And your configuration should be like this:

Important: Zookeeper.set.acl If that setting is set to true in Kafka, you have to set it to true in the schema registry. Otherwise, your schema registry won’t be able to manipulate the ZooKeeper nodes. If zookeeper.set.acl is set to true, then you also need to make sure that your ZooKeeper Client principal is the same as your Kafka cluster (myzkclient@EXAMPLE.COM).

If your Kafka cluster has zookeeper.set.acl=false (which we don’t recommend because then your cluster isn’t really secured), then you’re able to use zookeeper.set.acl=false in your schema registry and connect to ZooKeeper using any or no principal.

Setting the Right Kafka ACLs

As stated before, your schema registry will need to read and write to a Kafka topic named _schemas.

As your Kafka cluster is secured, by default no one will be able to read and write to such a topic. If your topic hasn’t been created yet, you will need to create it manually:

Then you need to authorize the Schema Registry for a write:

You also need to ensure that your schema registry user can read from that topic. The tricky part is that to read a topic, you need to be authorized alongside a group.id. On Confluent <=3.2.0, you have no control over the group id that the schema registry will pick, which will be built the following way:

schema-registry-<hostname>-<firstportinlisteners>

In our blog example, the group.id would be:

Hostname=kafka-schema-registry-1.kafka-schema-registry.example.com

Listeners=https://0.0.0.0:443/

  • group.id = schema-registry-kafka-schema-registry-1.kafka-schema-registry.example.com-443

Therefore, you need to make sure your hostnames and ports will remain constant over time, as having a stable group.id is key for Kafka security stability.

On Confluent Platform, on versions newer than 3.2.0 you will be able to overwrite the used group.id using the following config: kafkastore.group.id, thanks to this change. This will give you full control over the group.id for the schema registry consumer. Please note that the same group.id can be shared by all of your schema registry instances as your consumer will never commit offsets. Therefore, your kafka-acls command will become:

Enabling HTTPS for the REST API (SSL encryption):

Let’s assume your schema registry is at kafka-schema-registry-1.kafka-schema-registry.example.com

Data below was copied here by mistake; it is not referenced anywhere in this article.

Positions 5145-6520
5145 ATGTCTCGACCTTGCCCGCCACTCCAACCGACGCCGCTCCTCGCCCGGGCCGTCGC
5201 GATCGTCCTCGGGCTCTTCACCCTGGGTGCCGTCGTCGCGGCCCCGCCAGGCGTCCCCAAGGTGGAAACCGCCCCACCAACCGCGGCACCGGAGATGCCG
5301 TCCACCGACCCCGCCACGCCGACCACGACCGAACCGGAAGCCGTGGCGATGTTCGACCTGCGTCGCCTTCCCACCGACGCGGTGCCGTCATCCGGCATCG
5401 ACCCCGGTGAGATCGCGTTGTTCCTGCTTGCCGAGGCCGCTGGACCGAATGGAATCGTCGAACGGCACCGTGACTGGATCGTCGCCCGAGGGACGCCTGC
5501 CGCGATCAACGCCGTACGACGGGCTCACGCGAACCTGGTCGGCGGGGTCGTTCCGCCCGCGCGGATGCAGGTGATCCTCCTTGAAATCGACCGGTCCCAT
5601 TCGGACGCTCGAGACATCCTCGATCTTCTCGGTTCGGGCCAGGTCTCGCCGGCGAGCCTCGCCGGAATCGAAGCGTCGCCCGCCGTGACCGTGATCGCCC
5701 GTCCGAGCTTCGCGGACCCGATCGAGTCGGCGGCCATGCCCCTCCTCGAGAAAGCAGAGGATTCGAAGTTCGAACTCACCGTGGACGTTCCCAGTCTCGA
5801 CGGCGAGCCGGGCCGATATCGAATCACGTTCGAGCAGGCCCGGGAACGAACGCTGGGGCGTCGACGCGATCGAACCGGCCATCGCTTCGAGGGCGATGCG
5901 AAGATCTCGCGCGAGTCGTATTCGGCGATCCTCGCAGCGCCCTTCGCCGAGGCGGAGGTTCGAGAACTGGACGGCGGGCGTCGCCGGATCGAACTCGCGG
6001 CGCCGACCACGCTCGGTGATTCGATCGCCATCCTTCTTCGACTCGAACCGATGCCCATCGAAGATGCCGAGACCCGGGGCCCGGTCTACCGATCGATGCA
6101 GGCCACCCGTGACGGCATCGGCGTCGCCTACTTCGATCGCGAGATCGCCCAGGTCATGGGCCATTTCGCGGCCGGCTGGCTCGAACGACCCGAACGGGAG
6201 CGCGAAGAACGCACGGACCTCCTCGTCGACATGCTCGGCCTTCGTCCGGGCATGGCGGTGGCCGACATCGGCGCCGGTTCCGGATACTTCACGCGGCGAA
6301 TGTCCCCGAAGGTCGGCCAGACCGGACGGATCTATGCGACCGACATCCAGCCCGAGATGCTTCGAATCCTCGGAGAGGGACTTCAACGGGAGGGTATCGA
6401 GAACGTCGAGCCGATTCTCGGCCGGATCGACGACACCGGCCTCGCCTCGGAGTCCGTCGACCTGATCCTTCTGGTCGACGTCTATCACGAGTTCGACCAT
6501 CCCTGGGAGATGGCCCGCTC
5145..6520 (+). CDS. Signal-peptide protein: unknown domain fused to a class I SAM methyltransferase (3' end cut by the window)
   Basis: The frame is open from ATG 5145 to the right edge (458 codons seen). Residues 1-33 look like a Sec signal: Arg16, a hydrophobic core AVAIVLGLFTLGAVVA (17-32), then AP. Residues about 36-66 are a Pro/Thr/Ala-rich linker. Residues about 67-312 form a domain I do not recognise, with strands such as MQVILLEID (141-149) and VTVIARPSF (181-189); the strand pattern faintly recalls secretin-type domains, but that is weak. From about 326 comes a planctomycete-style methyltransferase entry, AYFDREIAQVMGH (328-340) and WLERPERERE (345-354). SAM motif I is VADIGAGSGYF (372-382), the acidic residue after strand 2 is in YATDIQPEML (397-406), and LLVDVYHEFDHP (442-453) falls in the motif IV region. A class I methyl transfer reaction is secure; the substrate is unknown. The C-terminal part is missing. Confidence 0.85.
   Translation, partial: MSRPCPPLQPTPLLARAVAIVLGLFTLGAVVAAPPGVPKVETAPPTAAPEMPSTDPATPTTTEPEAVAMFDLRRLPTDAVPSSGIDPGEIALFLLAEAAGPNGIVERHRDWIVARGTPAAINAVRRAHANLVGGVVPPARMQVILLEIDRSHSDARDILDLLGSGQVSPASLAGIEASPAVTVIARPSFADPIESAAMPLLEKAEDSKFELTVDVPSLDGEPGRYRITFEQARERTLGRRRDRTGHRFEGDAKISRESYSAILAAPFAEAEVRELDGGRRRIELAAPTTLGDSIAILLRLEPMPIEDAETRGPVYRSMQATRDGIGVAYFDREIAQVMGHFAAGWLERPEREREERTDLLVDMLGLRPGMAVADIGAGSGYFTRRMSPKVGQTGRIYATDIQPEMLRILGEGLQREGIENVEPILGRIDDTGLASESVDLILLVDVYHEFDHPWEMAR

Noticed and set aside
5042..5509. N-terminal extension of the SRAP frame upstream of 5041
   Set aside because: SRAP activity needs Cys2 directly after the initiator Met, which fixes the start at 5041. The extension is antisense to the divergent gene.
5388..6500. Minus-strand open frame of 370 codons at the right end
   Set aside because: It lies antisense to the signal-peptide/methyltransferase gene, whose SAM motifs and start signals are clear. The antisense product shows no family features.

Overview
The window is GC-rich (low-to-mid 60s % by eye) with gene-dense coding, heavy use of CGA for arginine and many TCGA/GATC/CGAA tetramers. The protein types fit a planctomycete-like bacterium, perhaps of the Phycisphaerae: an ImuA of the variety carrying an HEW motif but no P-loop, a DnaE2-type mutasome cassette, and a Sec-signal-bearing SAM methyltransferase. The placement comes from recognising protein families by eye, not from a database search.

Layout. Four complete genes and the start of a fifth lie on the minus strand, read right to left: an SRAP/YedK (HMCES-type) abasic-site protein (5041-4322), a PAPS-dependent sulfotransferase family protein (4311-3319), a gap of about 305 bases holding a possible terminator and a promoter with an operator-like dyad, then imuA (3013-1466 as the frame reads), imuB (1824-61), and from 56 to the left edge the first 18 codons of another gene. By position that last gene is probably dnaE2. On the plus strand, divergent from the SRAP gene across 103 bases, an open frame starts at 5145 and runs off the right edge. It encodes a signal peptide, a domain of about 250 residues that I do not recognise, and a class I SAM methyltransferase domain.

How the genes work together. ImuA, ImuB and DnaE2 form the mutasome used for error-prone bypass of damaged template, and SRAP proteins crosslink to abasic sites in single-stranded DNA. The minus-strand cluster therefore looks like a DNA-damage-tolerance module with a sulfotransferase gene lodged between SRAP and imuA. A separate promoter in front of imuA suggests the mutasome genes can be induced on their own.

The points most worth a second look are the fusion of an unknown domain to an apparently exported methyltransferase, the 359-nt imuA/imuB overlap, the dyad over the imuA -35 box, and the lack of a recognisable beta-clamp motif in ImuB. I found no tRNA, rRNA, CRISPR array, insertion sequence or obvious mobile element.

You may want to get a certificate for that hostname, or better if you plan on having multiple kafka schema registry instances, get a wildcard certificate *.kafka-schema-registry.example.com. Note that if your domain is private the certificate has to be self signed.

Generate a keystore and a truststore the same way you have done it when you configured SSL in kafka (https://kafka.apache.org/documentation/#security_ssl).

Then enable the following properties in the schema registry configuration:

The following are optional only if you’d like to authenticate HTTPS clients

Nonetheless, you should keep the CAroot public certificate so that the applications that talk to your REST API are able to trust your SSL certificate.

Run the following code to make sure everything is working as expected:

At this point all the REST API calls will be encrypted.

Conclusion

In this post, we’ve illustrated how to configure the schema registry when your Kafka cluster is fully secured using the SASL protocol, as well as enabling HTTPS so that communications over the web are fully encrypted. This should also help you integrate security with any application that needs to talk to ZooKeeper and/or Kafka, as the configurations are similar. Kafka Security allows tight control over what the connected users can and cannot do, and in this case the assurance that your schema registry will be able to read and write to its topic _schemas. Your new employee (Confluent Schema Registry) is now fully secured!

You can install the Confluent Open Source packages and experiment with Kafka, schema registry and additional useful (and secure!) clients – all on your own development machine.